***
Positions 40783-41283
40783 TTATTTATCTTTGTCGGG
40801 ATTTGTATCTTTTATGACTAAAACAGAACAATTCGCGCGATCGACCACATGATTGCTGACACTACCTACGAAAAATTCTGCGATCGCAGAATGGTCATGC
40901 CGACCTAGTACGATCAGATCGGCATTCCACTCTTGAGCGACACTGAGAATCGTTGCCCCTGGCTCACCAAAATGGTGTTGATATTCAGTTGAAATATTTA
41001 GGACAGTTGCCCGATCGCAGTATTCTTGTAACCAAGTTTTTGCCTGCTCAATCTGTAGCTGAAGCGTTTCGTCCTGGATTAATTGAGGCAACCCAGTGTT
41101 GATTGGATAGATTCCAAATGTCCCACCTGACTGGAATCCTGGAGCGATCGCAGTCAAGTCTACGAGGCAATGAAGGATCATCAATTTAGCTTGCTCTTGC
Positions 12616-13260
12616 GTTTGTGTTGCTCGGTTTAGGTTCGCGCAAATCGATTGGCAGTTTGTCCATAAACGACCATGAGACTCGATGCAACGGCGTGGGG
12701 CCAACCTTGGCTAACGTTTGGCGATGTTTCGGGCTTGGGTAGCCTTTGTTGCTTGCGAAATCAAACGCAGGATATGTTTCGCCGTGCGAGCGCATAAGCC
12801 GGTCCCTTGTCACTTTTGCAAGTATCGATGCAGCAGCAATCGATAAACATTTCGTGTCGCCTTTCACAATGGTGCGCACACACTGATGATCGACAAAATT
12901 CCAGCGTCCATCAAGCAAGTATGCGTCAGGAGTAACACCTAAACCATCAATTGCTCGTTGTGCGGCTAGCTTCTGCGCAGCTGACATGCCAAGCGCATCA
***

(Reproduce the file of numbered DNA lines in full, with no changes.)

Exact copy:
Positions 40783-41283
40783 TTATTTATCTTTGTCGGG
40801 ATTTGTATCTTTTATGACTAAAACAGAACAATTCGCGCGATCGACCACATGATTGCTGACACTACCTACGAAAAATTCTGCGATCGCAGAATGGTCATGC
40901 CGACCTAGTACGATCAGATCGGCATTCCACTCTTGAGCGACACTGAGAATCGTTGCCCCTGGCTCACCAAAATGGTGTTGATATTCAGTTGAAATATTTA
41001 GGACAGTTGCCCGATCGCAGTATTCTTGTAACCAAGTTTTTGCCTGCTCAATCTGTAGCTGAAGCGTTTCGTCCTGGATTAATTGAGGCAACCCAGTGTT
41101 GATTGGATAGATTCCAAATGTCCCACCTGACTGGAATCCTGGAGCGATCGCAGTCAAGTCTACGAGGCAATGAAGGATCATCAATTTAGCTTGCTCTTGC
Positions 12616-13260
12616 GTTTGTGTTGCTCGGTTTAGGTTCGCGCAAATCGATTGGCAGTTTGTCCATAAACGACCATGAGACTCGATGCAACGGCGTGGGG
12701 CCAACCTTGGCTAACGTTTGGCGATGTTTCGGGCTTGGGTAGCCTTTGTTGCTTGCGAAATCAAACGCAGGATATGTTTCGCCGTGCGAGCGCATAAGCC
12801 GGTCCCTTGTCACTTTTGCAAGTATCGATGCAGCAGCAATCGATAAACATTTCGTGTCGCCTTTCACAATGGTGCGCACACACTGATGATCGACAAAATT
12901 CCAGCGTCCATCAAGCAAGTATGCGTCAGGAGTAACACCTAAACCATCAATTGCTCGTTGTGCGGCTAGCTTCTGCGCAGCTGACATGCCAAGCGCATCA